Let's start with the similarities. They share the same surname, obviously. And quite a lot of genetic material. And they're both writers. Apart from that, Stephen Poliakoff and Laura Poliakoff don't appear to have an awful lot in common. As Stephen, 59, puts the finishing touches to his first BBC television series, Dancing on the Edge, a typically sumptuous, polished period affair following the fortunes of a black jazz band in 1930s London, his daughter, Laura, 27, is preparing to bring her first play – a sweary, dystopian black comedy set in a grimy old people's home in 2065 – to the stage.
Poliakoff Jr, a history graduate, started out as a researcher on her father's period dramas. "I just trawled through loads of history books and biographies of people who were around at the time. I know what my Dad's looking for – the juicy, real-life stories that he can incorporate into his script, which aren't just facts," she says. Most recently, she worked on Dancing on the Edge, spending several days on set. "I love the period and the music. It's set in 1933 or 1937. Probably 1933. Oh God, this is embarrassing... It's set in the 1930s."
It's all in the past now anyway, as Poliakoff launches a career in her own right. Having left the National Film and Theatre School (NFTS) just over a year ago, tomorrow she will premiere her first play, Clockwork, at HighTide, the Suffolk theatre festival for new writing, whose patrons include David Hare.
The play is set some 50 years in the future in a care home staffed by hoodlum teenagers and clock-watching nurses called Troll Face. Its antiheroes are Carl and Mikey, best friends since childhood, now in their seventies and still wearing Adidas shell-toes and listening to grime. Grumpy, filthy and foul-mouthed, these days their only kicks come from popping pills to the Archers theme tune and hiding porn and cigarettes under their wheelchairs.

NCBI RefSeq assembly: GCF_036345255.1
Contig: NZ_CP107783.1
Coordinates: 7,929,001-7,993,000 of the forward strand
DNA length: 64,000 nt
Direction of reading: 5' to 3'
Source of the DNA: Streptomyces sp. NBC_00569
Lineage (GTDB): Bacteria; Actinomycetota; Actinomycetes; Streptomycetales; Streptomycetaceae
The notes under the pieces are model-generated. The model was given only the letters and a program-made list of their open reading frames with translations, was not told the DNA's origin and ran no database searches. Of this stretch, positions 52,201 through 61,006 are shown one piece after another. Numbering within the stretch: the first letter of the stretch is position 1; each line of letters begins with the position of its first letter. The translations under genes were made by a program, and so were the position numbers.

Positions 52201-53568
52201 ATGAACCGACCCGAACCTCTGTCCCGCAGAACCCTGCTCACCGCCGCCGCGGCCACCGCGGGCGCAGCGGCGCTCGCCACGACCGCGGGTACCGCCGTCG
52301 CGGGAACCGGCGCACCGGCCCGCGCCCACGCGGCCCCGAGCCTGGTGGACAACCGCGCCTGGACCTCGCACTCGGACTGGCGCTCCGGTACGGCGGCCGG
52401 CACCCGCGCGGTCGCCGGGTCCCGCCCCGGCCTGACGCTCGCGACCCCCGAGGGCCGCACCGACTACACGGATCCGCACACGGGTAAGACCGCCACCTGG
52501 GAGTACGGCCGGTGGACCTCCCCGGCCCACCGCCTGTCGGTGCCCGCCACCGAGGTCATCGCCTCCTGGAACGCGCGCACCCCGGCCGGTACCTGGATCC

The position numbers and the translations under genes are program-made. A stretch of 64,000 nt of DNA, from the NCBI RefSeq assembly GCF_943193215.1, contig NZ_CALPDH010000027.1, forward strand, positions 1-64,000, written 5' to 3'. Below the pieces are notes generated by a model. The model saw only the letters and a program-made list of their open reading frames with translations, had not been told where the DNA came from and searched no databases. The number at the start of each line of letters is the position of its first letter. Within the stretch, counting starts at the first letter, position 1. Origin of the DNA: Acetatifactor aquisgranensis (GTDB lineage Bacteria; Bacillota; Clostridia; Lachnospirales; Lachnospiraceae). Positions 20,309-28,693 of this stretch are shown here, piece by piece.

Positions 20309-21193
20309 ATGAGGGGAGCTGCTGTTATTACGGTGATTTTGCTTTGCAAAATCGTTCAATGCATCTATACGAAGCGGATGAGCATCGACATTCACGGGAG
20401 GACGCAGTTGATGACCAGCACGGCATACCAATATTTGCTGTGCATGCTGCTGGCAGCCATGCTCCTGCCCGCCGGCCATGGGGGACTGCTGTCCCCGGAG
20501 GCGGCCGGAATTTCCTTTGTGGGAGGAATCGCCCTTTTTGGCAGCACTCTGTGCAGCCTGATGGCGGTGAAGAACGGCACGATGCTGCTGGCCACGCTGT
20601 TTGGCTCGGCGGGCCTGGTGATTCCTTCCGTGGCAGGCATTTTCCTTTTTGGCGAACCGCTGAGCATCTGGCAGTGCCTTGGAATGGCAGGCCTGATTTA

"I just liked the idea of imagining my generation as older people. It's quite hard when you talk to your grandparents or go to visit a care home to imagine that everyone in there was a teenager once and that they could have led the most exciting or debauched lives," says Poliakoff, stabbing at the foam on her cappuccino. "I thought it would be an interesting way of looking at old age."
The play also makes a serious point about ageing populations and how society cares for its elderly. Poliakoff's dark vision of the future includes 500,000 centenarians on the loose, a crime wave caused by poverty-stricken pensioners and people with Alzheimer's being implanted with memory chips.
Putting the concerns and vernacular of her peers into the mouths of ageing actors is the kind of witty, eye-catching trick that is bound to see Poliakoff hailed as the next big Young Female Playwright. Reminiscent of an early-era Amy Winehouse in her gold hoop earrings with lashings of eyeliner and dyed hair, she certainly looks the part. Laconic and witty, with a feisty way with words, she sounds it too. At HighTide, Clockwork will run in rep with new plays by similar hot properties Ella Hickson, Vicky Donoghue and Stephanie Street and she is currently enrolled on the Royal Court's starmaking Young Writers' Programme whose alumni include Polly Stenham and Lucy Prebble.